Source:

Gastroenterology Nursing

April 2013, Volume 36 Number 2 , p 89 - 90 [FREE]

Author

  • Kathy A. Baker PhD, RN, ACNS-BC, FAAN

Abstract

I have written several times over the past two years about the 2011 Institute of Medicine (IOM) report The Future of Nursing: Leading Change, Advancing Health. The report, funded by the Robert Wood Johnson Foundation in collaboration with the IOM, is a landmark report tasked with making recommendations for the discipline of nursing in relation to America's health care needs. The committee, composed of 18 prestigious leaders from numerous fields (e.g. academia, practice, education, medicine, industry, health policy, government), identified four key concepts that drove their specific recommendations: 1. Nurses should practice to the full extent of their education and training. 2. Nurses should achieve higher levels of education and training through an improved education system that promotes seamless academic progression. 3. Nurses should be full partners with physicians and other health professionals in redesigning health care in the United States. 4. Effective workforce planning and policy

 

I have written several times over the past two years about the 2011 Institute of Medicine (IOM) report The Future of Nursing: Leading Change, Advancing Health. The report, funded by the Robert Wood Johnson Foundation in collaboration with the IOM, is a landmark report tasked with making recommendations for the discipline of nursing in relation to America's health care needs. The committee, composed of 18 prestigious leaders from numerous fields (e.g. academia, practice, education, medicine, industry, health policy, government), identified four key concepts that drove their specific recommendations:

 

1. Nurses should practice to the full extent of their education and training.

 

2. Nurses should achieve higher levels of education and training through an improved education system that promotes seamless academic progression.

 

3. Nurses should be full partners with physicians and other health professionals in redesigning health care in the United States.

 

4. Effective workforce planning and policy making require better data collection and an improved information infrastructure.

 

 

In keeping with our association's commitment to be visionary nursing leaders in the discipline of nursing, our Society of Gastroenterology Nurses and Associates (SGNA) Board of Directors, American Board of Certification for Gastroenterology Nurses (ABCGN) President and President-Elect, Gastroenterology Nursing (GNJ) editor, and SGNA staff took dedicated time at the winter board meeting to examine how SGNA is currently supporting these recommendations and reaffirm our commitment to incorporate these recommendations in our association's strategic plan as appropriate.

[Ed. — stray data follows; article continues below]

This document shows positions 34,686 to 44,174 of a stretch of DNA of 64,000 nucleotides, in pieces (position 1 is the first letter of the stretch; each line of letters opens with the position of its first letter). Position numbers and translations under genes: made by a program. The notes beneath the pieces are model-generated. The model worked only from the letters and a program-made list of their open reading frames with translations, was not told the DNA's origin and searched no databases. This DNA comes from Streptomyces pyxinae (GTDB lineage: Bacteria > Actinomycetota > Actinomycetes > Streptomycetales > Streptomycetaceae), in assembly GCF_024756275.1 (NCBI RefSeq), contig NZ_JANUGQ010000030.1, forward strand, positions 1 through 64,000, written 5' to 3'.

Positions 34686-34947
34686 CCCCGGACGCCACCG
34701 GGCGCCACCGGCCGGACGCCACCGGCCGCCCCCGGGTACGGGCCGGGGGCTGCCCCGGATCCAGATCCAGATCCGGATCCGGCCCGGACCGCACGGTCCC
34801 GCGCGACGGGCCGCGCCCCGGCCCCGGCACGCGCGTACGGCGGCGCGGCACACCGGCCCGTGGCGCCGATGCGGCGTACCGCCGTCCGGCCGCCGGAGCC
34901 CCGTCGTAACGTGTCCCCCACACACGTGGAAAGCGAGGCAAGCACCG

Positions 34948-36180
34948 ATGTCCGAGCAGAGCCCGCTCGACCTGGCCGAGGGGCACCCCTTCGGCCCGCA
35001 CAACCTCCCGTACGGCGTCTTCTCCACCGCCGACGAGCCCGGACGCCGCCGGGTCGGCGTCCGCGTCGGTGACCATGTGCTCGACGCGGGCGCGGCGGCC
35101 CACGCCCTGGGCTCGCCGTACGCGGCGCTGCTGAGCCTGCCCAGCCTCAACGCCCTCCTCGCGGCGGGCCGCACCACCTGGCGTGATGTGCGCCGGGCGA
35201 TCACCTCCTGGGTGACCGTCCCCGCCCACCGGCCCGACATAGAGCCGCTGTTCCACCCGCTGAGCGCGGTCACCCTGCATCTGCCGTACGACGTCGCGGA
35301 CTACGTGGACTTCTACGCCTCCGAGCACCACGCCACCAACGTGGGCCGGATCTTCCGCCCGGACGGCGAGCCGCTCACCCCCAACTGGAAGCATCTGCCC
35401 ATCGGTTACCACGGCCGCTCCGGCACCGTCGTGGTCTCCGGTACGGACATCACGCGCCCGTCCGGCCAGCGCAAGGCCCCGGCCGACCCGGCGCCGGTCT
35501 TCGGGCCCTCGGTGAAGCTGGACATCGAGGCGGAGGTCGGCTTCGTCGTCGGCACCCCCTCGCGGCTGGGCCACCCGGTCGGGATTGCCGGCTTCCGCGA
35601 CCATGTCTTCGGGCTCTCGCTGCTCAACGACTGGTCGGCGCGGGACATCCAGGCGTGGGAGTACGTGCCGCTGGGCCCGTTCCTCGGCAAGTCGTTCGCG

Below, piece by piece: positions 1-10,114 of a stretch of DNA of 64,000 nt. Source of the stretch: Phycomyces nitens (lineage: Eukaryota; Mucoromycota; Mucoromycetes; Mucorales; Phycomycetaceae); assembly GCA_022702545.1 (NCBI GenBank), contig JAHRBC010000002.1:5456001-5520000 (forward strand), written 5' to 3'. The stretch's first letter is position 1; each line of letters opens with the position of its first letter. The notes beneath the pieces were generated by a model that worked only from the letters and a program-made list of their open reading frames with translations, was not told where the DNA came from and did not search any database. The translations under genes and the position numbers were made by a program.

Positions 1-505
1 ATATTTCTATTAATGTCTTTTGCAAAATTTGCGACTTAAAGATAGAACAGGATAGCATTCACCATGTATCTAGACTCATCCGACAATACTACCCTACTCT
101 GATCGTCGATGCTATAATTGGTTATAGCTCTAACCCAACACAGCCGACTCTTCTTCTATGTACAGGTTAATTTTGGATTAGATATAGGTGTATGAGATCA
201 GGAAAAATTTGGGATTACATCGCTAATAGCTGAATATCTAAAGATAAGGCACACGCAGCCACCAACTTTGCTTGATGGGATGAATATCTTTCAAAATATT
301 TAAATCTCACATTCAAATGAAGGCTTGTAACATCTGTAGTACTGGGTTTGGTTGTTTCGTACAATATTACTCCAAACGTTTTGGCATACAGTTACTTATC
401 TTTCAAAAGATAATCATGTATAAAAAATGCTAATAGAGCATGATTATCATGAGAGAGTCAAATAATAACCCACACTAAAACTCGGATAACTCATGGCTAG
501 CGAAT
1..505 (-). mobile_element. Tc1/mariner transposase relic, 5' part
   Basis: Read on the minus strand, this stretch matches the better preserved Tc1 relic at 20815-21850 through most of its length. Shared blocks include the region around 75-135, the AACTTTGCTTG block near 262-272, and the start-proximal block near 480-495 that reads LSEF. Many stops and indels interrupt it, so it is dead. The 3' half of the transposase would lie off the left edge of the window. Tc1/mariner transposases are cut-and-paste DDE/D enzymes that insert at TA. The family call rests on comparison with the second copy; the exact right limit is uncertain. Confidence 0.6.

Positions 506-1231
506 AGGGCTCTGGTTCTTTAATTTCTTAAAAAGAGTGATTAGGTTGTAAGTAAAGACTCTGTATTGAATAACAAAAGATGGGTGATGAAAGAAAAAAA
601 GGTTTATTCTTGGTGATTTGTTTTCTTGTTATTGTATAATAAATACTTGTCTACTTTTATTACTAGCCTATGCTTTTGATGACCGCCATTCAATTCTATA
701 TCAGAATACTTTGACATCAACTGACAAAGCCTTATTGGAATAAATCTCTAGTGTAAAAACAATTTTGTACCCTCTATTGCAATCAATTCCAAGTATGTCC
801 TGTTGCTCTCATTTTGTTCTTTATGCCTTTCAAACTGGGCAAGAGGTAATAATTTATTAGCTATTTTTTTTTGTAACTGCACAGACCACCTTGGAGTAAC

The group identified evidence of SGNA's commitment to the key concept of practicing to the full extent of nurses' education including our association's investment in leadership and management training for members, member education for engaging in policy efforts, the Fellows and Scholars programs, certification, and our role delineations. While SGNA does not directly influence higher education (key concept two) in the traditional sense, our association delivers education in a variety of ways including our annual course, certification materials, practice webinars, practice portfolios, and the SGNA Fellows and Scholar programs. Annual educational scholarships directly support our members' efforts to achieve higher education through academia.

 

Related to key concept three, being engaged as a team member in redesigning health care in the United States, SGNA has been very active in advocacy efforts for gastroenterology patients as well as the discipline of nursing. Thanks to thoughtful and skilled negotiations of SGNA leadership, we have established collaborative relationships with other gastroenterology organizations such as the American Society for Gastrointestinal Endoscopy (ASGE) and Digestive Disease National Coalition (DDNC). SGNA took the lead in establishing the Infection Prevention consortium, bringing together industry leaders and related organizational partners to focus on the key issue of infection control and its relationship to patient and provider safety.

 

Finally, SGNA is actively engaged in gathering data in a variety of areas such as the focus of our benchmarking task force, the evidence-based practice initiatives, our new social media plan, and support of the GIQuIC program, a benchmarking registry used by gastroenterology physicians to assess quality in endoscopic care. The new social media plan, adopted at the winter board meeting, will provide greater infrastructure for communicating and collecting data of all kinds from SGNA members. Understanding our member demographics, practice patterns, and communication preferences is key to supporting the goal of effective workforce planning and policy making at the national level.